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How tax can help untangle the Gordian sustainability knot

Due to their unique capabilities and role, tax teams are in a strategic position to help organizations move toward their ESG goals.

Sustainability is at the top of many, if not all, organizations’ agendas. With climate change bearing down on us and employees demanding that their organizations be more purposeful and sustainable,1 executives are keenly aware that, in a sustainable future, they must consider their (and their organization’s) role in being good stewards of our planet’s limited resources. While the overriding goal might be clear, the devil is in the details, and executives continue to work to understand how sustainability should be defined and what it means for their organization.

This is particularly true for an organization’s tax leadership. Unlike operational departments, the day-to-day activities of an organization’s tax team have negligible direct impact on an organization’s environmental footprint. However, tax does have a great deal to contribute to achieving an organization’s sustainability and environmental, social, and governance (ESG) goals, and tax leaders are increasingly aware that their teams should play a greater role in efforts to achieve these goals.

Typically, there are only three groups in an organization that work across its full scope: human capital, information technology, and tax.2 Of these three, only tax has experience in building a single coherent picture of how an organization’s resources are being deployed. This creates an opportunity for tax leaders to leverage their teams’ unique position and expertise to help the organization navigate the complex regulatory terrain of sustainability. Helping to untangle the Gordian sustainability knot can cement tax’s position as a team that uncovers insights into possibly the most important business issue today.

Systemic problems require a systemic response

Sustainability is complex—there are no simple solutions. A well-intentioned intervention to address one problem might cause unintended problems elsewhere. Banning single-use plastic shopping bags, for example, can drive up consumption of single-use plastic garbage bags, undermining the intent of the ban.3 Or assumptions underpinning the intervention might not hold in practice, such as when the reusable bags designed to replace the single-use bags are not reused often enough to offset their larger environmental footprint.4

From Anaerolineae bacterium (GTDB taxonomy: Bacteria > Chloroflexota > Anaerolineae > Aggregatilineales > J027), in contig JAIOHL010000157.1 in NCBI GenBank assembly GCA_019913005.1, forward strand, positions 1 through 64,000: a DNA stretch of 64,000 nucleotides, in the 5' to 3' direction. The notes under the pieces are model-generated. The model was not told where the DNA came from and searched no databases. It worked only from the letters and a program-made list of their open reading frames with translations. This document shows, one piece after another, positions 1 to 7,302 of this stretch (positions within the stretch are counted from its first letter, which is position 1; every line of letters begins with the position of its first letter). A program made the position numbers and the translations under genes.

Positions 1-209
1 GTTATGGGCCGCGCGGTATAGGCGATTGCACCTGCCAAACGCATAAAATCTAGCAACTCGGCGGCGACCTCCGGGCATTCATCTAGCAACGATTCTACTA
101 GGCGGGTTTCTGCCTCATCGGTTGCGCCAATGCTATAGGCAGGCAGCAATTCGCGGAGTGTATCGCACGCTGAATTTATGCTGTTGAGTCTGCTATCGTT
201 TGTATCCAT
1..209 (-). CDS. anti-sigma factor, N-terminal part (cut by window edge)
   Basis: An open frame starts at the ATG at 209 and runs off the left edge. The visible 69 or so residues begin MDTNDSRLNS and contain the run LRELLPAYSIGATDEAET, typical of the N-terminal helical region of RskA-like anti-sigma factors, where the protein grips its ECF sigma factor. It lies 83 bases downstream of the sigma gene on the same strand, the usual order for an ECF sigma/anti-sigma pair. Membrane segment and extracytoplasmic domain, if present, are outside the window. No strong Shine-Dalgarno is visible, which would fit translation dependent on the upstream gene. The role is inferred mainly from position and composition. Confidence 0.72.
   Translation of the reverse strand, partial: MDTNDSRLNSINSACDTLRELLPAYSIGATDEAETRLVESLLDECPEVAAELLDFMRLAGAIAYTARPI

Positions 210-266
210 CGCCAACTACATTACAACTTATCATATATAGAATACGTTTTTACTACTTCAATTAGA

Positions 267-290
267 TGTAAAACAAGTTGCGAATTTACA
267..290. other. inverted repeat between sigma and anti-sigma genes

As a systemic problem, sustainability requires a systemic response. This is at odds with current practices that take a piecemeal approach, where sustainability targets are reduced to initiatives driven by various cost center. These initiatives are commonly managed as a single program or project portfolio under the mandate of an ESG executive (increasingly, a head of sustainability). However, buried within individual initiatives are assumed answers to important questions, such as, what is included and what has been excluded from the initiative’s scope? Will this initiative affect others across the organization or be affected by others? Are we solving the problem or simply moving it around? Interactions between sustainability initiatives, and with other ESG initiatives and an organization’s commercial goals, are hidden behind operational assumptions. Unintended consequences are common, as with banning single-use plastic shopping bags.